So we found a stuffed animal that had a mark on its heart. I talk about that in the book. We sort of used that as an example that they would understand of what was happening. We allowed the children to put band-aids on the bunny's heart. The bunny came with us everywhere we went. We really just tried to make her a part of our life every day when we did things and the places we went.

My kids had disposable cameras that they took everywhere. They'd take pictures of my tummy to say, "Audrey was at the ballet," or "Audrey was at the park." She was really very much a part of our everyday lives.

Nancy: You decided you were going to live life including Audrey during those weeks. What did some of that look like?

Angie: Well, my daughter Ellie decided that she wanted to show Audrey Cinderella’s castle. So a few weeks after the diagnosis, we ended up taking a trip—which was intended to be just our family, then sort of turned into a big family adventure with our parents and some close friends—and we did get to go and see the castle. We have pictures. We just had experiences like that. We would talk to her during the day. She was already their sister.

Nancy: And during that time, you began to journal some of what you were going through—initially just to keep friends and family updated on the journey. I imagine there were a lot of questions you were having to answer. That journal became a blog, "Bring the Rain," that ended up attracting thousands and thousands of followers who didn’t know you personally but were following that story.

You quote from some of those journal entries—some of those blog posts—in your book. Here's one I’ve opened to that you wrote just shortly after that trip to Disney. Let me read what you wrote, then let me ask you to comment on it.

I believe that in one way or another, God will answer our prayer to heal Audrey. It may not be here the way we wish it could be, but I have complete faith that she will be whole, and it won't be temporary. If you only hear me say this one thing, all of these words will be worth it.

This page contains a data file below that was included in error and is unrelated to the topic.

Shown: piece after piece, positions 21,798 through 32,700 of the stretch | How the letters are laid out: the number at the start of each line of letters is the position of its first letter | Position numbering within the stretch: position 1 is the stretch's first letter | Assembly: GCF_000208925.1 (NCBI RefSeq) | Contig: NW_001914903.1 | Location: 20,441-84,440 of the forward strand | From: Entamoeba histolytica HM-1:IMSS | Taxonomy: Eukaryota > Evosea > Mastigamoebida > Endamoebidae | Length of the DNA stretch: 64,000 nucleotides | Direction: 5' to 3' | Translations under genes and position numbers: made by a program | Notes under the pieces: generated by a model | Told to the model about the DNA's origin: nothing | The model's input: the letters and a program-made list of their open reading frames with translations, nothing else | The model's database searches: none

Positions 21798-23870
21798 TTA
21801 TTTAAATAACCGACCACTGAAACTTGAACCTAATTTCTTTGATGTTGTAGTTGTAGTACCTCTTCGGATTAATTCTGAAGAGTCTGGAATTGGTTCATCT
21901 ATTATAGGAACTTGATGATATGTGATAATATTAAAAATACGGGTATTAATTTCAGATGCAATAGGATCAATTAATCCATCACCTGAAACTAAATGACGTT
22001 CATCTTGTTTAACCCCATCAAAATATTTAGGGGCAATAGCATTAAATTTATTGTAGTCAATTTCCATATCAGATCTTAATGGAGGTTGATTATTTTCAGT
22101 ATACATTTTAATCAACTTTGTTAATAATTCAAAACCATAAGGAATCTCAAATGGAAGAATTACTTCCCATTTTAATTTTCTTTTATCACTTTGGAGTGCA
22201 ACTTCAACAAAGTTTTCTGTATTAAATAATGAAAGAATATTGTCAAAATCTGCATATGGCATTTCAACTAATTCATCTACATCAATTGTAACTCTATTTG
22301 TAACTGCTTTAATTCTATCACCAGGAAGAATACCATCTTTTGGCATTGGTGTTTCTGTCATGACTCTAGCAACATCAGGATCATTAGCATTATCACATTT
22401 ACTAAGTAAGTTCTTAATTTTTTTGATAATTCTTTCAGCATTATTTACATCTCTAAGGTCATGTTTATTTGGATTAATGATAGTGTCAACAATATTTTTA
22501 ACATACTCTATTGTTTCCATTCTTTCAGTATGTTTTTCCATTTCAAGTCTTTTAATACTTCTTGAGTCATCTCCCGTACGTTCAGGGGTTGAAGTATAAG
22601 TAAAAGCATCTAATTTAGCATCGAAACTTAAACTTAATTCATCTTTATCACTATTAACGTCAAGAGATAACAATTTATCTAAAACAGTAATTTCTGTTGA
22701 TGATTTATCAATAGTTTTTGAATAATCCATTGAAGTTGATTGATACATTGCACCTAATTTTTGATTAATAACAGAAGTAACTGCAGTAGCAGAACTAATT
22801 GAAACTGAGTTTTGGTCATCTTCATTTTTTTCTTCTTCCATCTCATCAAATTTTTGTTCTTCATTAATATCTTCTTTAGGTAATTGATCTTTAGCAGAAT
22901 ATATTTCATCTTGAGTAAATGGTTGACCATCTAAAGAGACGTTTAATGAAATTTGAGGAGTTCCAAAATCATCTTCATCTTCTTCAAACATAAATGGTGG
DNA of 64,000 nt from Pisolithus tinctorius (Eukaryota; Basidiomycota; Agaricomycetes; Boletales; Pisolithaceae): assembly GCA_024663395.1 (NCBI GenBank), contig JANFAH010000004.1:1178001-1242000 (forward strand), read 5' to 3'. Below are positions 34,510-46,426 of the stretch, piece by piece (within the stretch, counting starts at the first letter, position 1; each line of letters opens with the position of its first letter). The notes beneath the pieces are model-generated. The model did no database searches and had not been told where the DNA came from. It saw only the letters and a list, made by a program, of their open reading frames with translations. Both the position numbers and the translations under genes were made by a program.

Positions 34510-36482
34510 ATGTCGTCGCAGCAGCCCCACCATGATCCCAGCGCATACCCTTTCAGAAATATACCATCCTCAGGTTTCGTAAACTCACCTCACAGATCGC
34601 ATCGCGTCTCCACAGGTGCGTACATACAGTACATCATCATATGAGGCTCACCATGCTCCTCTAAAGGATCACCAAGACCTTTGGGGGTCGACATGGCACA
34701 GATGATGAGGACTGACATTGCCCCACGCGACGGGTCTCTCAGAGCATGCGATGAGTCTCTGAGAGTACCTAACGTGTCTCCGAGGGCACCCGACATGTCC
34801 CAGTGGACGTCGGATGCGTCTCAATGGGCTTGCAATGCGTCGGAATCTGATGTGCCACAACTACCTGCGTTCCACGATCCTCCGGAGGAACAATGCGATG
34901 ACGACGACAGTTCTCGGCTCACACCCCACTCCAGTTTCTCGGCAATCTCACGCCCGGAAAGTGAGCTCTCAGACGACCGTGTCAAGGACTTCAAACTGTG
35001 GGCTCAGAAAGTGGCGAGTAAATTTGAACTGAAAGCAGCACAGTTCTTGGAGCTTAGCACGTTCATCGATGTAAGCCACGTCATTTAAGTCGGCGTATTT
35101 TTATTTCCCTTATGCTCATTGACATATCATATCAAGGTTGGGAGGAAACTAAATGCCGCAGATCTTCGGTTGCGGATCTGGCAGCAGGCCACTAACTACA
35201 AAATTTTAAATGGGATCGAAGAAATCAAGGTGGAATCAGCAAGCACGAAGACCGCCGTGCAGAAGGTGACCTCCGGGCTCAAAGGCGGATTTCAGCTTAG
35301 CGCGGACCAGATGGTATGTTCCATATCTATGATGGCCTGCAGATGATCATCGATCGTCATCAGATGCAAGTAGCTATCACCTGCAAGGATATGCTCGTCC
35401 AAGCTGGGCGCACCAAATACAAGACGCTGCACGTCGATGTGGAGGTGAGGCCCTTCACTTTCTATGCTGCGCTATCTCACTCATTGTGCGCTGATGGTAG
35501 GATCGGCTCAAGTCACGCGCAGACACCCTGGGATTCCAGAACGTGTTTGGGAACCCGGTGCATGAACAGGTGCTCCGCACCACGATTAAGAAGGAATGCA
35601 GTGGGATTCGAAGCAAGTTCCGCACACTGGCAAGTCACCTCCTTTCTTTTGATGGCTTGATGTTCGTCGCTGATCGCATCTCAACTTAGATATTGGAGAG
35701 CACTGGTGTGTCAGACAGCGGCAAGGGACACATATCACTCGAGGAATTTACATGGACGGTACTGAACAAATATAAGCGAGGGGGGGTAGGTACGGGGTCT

For all of you who want to know the great secret to how we are breathing through this, it is pretty simple. He is enough. I am not a preacher. I will not pretend to be. I am a woman who realizes more and more every day that I want Jesus more than I want the teacups to keep spinning. In this life we are going to be disappointed. We will hurt, but there is great joy in the shadows, if you know where to look.

Angie: As a woman who became a believer as an adult, I hadn't yet had a storm like this in my life. I remember the emotion of that moment, having the opportunity to put my full weight into Jesus for the first time as a believer. This overwhelming peace that came with that, I just hadn't understood it up until that point. As much as in a human sense I would change things, because I love my daughter and I want to hold her and I want to raise her, I have loved Jesus in a different way since that moment. I did the thing that I hadn’t ever done before, which is to say, "You are all or nothing." Either this is going to be something amazing, or I am going to be really let down.